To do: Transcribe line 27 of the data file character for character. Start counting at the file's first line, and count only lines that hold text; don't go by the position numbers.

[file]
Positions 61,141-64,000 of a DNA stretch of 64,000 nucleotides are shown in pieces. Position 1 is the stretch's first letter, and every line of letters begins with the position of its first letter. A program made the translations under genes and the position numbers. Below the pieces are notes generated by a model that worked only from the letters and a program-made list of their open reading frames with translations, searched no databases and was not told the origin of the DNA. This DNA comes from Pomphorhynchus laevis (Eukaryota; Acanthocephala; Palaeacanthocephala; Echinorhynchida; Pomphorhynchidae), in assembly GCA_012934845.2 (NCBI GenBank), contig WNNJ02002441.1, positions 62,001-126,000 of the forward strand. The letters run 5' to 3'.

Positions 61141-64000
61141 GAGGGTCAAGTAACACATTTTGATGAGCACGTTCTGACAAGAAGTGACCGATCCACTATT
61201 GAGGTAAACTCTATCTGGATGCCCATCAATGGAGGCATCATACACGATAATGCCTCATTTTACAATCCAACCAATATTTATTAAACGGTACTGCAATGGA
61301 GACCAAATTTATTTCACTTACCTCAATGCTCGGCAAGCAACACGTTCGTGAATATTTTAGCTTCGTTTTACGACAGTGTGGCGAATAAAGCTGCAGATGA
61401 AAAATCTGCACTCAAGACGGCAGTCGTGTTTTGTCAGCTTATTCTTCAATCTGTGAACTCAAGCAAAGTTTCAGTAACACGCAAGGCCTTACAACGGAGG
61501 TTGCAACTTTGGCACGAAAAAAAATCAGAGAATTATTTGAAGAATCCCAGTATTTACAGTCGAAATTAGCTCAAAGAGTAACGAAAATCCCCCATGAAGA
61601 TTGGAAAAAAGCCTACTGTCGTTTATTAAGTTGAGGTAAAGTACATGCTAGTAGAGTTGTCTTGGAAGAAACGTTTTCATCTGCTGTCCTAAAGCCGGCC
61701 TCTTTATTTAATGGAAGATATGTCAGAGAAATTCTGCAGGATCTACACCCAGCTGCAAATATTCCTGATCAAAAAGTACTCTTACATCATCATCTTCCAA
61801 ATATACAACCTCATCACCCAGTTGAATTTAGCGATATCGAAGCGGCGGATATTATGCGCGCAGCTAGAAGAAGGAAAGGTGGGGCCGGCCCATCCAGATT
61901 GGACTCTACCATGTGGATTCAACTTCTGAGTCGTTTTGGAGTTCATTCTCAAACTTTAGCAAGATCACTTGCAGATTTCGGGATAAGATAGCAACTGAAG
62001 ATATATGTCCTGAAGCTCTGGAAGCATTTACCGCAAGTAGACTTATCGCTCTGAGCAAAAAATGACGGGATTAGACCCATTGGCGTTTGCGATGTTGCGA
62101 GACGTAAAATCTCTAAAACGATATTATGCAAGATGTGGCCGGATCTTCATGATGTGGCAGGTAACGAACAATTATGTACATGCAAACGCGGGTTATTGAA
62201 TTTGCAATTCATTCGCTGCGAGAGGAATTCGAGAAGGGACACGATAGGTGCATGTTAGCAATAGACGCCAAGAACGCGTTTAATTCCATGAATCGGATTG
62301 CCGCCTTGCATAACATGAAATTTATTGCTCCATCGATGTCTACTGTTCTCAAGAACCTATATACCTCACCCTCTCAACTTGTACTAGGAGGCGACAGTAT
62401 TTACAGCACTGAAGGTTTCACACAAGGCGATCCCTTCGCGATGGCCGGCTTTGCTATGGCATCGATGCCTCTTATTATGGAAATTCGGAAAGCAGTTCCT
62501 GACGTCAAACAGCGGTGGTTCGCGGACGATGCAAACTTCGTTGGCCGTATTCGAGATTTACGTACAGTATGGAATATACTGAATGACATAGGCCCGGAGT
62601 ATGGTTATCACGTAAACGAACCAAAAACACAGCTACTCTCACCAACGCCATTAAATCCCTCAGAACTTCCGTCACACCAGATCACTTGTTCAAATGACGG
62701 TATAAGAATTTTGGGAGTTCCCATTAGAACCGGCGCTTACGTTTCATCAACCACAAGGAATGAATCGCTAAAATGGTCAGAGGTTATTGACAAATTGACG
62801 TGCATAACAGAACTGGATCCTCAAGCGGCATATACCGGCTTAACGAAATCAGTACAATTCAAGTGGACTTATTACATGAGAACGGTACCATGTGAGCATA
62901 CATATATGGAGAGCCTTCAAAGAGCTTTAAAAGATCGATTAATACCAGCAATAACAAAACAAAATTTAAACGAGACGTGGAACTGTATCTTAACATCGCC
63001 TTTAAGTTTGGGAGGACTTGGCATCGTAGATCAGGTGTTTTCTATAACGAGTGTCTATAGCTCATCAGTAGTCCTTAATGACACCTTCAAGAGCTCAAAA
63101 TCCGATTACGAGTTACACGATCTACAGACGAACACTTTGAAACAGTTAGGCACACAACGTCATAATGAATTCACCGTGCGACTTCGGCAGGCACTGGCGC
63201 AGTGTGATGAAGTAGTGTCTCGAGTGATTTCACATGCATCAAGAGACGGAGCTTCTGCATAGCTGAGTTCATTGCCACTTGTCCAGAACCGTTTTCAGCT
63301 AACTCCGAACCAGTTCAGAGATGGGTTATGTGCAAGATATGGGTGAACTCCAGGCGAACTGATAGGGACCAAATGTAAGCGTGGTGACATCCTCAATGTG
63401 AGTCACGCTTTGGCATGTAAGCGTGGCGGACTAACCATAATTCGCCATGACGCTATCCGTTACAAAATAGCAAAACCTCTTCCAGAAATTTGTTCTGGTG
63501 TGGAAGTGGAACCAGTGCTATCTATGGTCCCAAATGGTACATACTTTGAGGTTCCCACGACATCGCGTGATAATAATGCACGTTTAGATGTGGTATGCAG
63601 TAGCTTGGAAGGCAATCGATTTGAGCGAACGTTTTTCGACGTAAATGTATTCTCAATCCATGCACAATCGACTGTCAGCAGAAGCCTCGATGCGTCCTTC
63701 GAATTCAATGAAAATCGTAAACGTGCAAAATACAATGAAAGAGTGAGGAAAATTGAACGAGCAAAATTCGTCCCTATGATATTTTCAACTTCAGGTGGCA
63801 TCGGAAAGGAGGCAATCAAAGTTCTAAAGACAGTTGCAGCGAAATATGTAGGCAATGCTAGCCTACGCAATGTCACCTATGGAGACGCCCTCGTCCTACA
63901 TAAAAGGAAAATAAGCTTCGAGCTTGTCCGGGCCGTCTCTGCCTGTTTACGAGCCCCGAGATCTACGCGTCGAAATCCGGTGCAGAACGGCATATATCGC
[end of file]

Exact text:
63501 TGGAAGTGGAACCAGTGCTATCTATGGTCCCAAATGGTACATACTTTGAGGTTCCCACGACATCGCGTGATAATAATGCACGTTTAGATGTGGTATGCAG